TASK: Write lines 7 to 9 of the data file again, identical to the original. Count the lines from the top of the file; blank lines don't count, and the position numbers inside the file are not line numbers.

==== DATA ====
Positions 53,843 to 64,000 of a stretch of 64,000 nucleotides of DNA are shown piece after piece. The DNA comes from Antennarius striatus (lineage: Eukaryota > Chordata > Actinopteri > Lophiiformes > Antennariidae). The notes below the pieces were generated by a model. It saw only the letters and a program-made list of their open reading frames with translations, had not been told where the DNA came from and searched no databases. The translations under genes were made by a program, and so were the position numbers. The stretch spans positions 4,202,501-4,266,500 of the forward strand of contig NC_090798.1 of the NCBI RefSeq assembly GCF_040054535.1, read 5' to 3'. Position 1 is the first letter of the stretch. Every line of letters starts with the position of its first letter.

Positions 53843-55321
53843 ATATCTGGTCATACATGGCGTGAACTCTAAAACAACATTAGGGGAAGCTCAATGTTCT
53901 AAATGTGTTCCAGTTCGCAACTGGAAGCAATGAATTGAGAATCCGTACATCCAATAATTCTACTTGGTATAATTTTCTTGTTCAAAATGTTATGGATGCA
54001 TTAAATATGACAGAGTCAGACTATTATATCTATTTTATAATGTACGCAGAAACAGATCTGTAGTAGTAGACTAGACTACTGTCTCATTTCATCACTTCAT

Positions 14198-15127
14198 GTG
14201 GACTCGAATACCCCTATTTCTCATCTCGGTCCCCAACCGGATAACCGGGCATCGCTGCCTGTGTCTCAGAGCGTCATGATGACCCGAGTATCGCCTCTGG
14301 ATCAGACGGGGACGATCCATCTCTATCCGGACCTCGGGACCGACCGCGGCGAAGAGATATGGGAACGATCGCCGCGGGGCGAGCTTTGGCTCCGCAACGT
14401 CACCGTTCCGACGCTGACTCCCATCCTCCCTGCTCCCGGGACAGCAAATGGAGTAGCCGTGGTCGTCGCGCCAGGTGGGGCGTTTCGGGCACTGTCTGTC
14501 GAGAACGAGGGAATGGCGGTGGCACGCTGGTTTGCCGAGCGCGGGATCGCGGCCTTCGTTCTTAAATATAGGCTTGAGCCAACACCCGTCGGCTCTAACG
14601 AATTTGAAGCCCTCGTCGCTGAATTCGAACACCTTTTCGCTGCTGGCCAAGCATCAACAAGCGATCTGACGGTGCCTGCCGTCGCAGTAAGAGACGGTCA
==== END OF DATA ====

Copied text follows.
14198 GTG
14201 GACTCGAATACCCCTATTTCTCATCTCGGTCCCCAACCGGATAACCGGGCATCGCTGCCTGTGTCTCAGAGCGTCATGATGACCCGAGTATCGCCTCTGG
14301 ATCAGACGGGGACGATCCATCTCTATCCGGACCTCGGGACCGACCGCGGCGAAGAGATATGGGAACGATCGCCGCGGGGCGAGCTTTGGCTCCGCAACGT